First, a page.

I got this idea, thought about it for a while, then went on a 2 hour writing rampage.
The result was this.
I’ve come to accept it as a normal part of life. All the people in the town I live in are me, at different parts of my life.
I was in my room. I looked around. I couldn’t afford many possetions in my current financial situation. I stepped out to go for a walk.
My apartment building was full of me. I currently lived on the second floor, though I knew that would change soon. I went down the stairs and nodded at me behind the desk. I nodded back.
“Just going out for a walk?” I asked.
I laughed. “You should know.”
I opened the door, went down a little side path leading to the main sidewalk. I walked down the street. My stomach was growling. I turned into a small fast-food restarant, infamous for not good quality food. But I was hungry, and it was famous for quick food.
I walked up to the counter. I was behind it.
I smirked at me. “Oh boy. When do I start working here? I had always hoped that I wouldn’t have to.”
“You don’t. I mean…you already did.” I responded.
“Well, I mean, I don’t remember me walking in on me here. So I, meaning you, have to be from a later instance.”
“Well I don’t remember working here.”
I stared at me. I appeared to be the exact age as me, which was impossible.
“You must just have forgotten. I mean, this is the only time I’ve ever seen me working here.”
“No. You know we can’t.”
I frowned. I was an impossiblity here. I couldn’t exist. Unless…
“We don’t have any control anymore, sir,” the liutenant said to his officer, who was standing above him.
“What do you mean, we don’t have any control? That’s preposterous. All we do is sit here and make sure he doesn’t die. What could go on? He didn’t die, did he?” he said the last sentence with a grim tone.
“No sir. He has taken control, but he doesn’t seem to be consious of it. And…” the liutenant looked nervous.
“Another one has gotten in. Look, sir,” he said, pointing at the screen. A number in the top-right corner said 501.
“Five-hundred…and one… It’s impossible. Absolutely impossible. Restart the system. He should be able to fend for himself for a few minutes.”
I walked out of the restraunt, slowly eating an oily sandwich I had bought there.
“It doesn’t make any sense,” I said quietly to myself. I looked up from my food just in time to see a younger me crossing the road. A car, driven by an older me, whizzed past, killing me.
I watched in terror as I lay dead on the motorway. I had never suspected that this might happen. I jumped to the closest conclusion and looked down at my body, expecting it to vanish as the younger me’s death sealed my early fate.
But nothing happened.
Nothing at first, anyway. In a moment a tearing sensation came from my leg. All in a split second, my leg burst open, blood spraying, the muscle exposed. It decayed, rotted off, and nothing was left of my leg but whitened bone.
I lay screaming on the sidewalk when I walked out of the restraunt.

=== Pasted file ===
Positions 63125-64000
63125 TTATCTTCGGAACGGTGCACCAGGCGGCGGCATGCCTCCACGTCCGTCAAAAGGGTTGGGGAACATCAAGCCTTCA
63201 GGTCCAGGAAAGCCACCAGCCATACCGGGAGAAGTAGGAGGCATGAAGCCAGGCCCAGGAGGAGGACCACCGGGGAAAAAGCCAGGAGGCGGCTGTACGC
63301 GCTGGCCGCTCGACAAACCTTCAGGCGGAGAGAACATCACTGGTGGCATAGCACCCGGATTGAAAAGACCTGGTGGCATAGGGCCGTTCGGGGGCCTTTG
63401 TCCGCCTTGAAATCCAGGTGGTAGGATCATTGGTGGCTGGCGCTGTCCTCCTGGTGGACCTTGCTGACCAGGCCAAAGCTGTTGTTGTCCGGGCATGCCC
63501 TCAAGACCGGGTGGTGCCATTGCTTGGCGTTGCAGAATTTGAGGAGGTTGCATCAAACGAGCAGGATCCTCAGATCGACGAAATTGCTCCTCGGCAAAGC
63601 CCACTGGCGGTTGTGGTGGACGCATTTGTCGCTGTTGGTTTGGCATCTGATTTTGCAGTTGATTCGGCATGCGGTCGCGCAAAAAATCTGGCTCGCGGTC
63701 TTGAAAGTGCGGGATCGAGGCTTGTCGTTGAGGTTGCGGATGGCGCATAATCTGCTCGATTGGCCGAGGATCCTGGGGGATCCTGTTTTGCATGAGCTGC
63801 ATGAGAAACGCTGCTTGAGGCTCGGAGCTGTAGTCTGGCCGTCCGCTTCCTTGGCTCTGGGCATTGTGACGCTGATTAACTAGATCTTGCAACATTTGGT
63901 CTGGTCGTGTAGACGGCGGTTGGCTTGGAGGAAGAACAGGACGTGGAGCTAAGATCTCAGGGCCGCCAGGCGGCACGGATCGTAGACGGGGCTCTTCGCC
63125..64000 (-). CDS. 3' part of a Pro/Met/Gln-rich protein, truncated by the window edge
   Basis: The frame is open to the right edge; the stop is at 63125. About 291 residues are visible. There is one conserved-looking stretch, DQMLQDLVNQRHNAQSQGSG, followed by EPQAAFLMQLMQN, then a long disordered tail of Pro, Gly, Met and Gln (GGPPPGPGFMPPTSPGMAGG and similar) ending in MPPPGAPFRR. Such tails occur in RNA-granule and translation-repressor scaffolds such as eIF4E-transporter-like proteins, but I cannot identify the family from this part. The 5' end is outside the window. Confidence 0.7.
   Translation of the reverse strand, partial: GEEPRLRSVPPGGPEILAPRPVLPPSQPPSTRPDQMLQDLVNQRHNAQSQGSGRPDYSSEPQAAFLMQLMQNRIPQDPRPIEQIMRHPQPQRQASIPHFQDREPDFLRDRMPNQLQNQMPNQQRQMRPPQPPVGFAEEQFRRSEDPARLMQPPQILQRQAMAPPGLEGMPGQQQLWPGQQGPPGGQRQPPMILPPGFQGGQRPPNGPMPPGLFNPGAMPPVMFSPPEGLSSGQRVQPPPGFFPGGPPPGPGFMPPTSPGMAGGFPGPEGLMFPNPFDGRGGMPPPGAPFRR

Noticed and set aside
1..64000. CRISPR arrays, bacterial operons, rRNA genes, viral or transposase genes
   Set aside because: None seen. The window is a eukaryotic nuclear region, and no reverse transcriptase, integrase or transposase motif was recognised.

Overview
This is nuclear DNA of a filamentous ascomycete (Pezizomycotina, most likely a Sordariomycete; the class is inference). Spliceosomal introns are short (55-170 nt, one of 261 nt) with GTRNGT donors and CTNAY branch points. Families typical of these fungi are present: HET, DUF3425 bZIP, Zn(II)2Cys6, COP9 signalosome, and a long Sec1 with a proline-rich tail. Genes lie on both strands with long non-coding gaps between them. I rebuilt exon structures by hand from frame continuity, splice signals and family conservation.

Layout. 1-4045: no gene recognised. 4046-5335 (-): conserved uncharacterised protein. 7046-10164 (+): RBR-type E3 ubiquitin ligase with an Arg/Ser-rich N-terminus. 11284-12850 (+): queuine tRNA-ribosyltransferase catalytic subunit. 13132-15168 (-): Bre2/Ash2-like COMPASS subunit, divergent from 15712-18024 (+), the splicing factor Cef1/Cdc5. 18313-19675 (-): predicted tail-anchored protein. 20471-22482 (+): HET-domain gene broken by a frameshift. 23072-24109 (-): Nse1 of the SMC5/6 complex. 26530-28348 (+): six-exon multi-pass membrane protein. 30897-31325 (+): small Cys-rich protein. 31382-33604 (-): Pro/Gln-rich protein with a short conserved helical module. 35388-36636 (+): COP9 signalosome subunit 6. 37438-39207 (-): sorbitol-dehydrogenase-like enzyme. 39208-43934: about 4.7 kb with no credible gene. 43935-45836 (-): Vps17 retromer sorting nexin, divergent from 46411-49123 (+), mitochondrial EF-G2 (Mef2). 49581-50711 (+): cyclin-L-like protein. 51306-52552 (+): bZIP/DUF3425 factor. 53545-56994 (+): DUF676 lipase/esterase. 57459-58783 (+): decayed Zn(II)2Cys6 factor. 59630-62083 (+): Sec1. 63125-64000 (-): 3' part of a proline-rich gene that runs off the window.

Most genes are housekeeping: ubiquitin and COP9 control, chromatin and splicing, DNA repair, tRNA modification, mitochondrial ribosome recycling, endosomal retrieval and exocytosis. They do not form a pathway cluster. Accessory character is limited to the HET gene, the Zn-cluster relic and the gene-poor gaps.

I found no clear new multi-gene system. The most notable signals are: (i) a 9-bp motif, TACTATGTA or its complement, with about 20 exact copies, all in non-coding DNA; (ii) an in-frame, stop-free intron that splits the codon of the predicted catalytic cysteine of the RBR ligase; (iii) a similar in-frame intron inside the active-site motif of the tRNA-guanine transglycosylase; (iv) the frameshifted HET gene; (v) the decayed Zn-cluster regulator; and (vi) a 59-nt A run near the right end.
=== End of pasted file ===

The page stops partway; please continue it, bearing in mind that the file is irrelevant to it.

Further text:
I grinned. “You see, this is one reason I came here. I knew you would screw up eventually.”
The liutenant opened up the system manager.
“Sir, I think we have a bigger problem now.”
The officer came up behind the liutenant and looked at the screen.
“Look at the number. It’s dropping.”
“450, 400, 350… It’s going fast.”
They watched the numbers go down to 150 before it started slowing.
“It’s going slower now…”
The numbers started rising slowly, gaining speed eventually.
I clutched my leg, now only bone up to the hip.
“You’re lucky,” I said. “Most of me has died already. But somehow you managed to live.”
“But who are you? I mean, you are me, but… You aren’t dead. And why did you pretend that you didn’t know anything while you were in the restraunt?”
“Because,” I said, “I’m taking over.”
“It appears it has leveled out again, sir.”
“I really don’t understand what’s going on. But I should!”
“No, you shouldn’t. See, I’m you, yes. But not from this timeline.”
“What? Why are you doing this? How…”
I cut me off. “You don’t need to worry about that. But I will answer the “why”. To break out of the system.”
After a couple of hours, the liutenant called the officer over again.
“The number has dropped slightly, sir. It’s down to 508.”
“Now there is one thing you need to know. You, my unexpectedly fortunate me, get to be the one to see it.”
“The life outside this system. Only one of us can see it, or get there, or whatever.”
“Because I’m going to die. All of me.”
“The number is at 501 again, sir.”
“How can that be possible? And what is happening here?” the officer screamed. “I’m calling it in. We need help with this.”
I stood up straighter.
“Prepare!” I yelled. I pulled out a knife from my pocket.
I was still sitting on the ground, gripping my leg bones. I watched all of me milling about in the street stop, and pull out their knives.
“End of the system!” I yelled, and so did all of me around me. They slit their throats and fell away into the street slowly, bleeding out.
It was a few minutes later that the liutenant pulled the officer over again.
“Sir, you will want to see this,” he said, pointing to the screen again.
“It’s dropping again! But even faster this time! What could be happening?” He straightened his glasses. “I called in support. They should be here soon.”
I sat there, transfixed in terror. I looked at my leg.
Somehow, it had come back.
I stood up shakily. I felt a pulse of electricity surge through my body. Parts of the street fell away into nothingness, followed by entire buildings.
Lightning struck out from my chest into everything, dissolving it all. I floated in the void.
A single bolt of electricity went to my head, stunning me and rendering me unconsious.
I awoke lying in a park. People walked all around me, but…different people. Not me.
They all looked different.
I was out of the system.
“It’s at zero,” the liutenant said.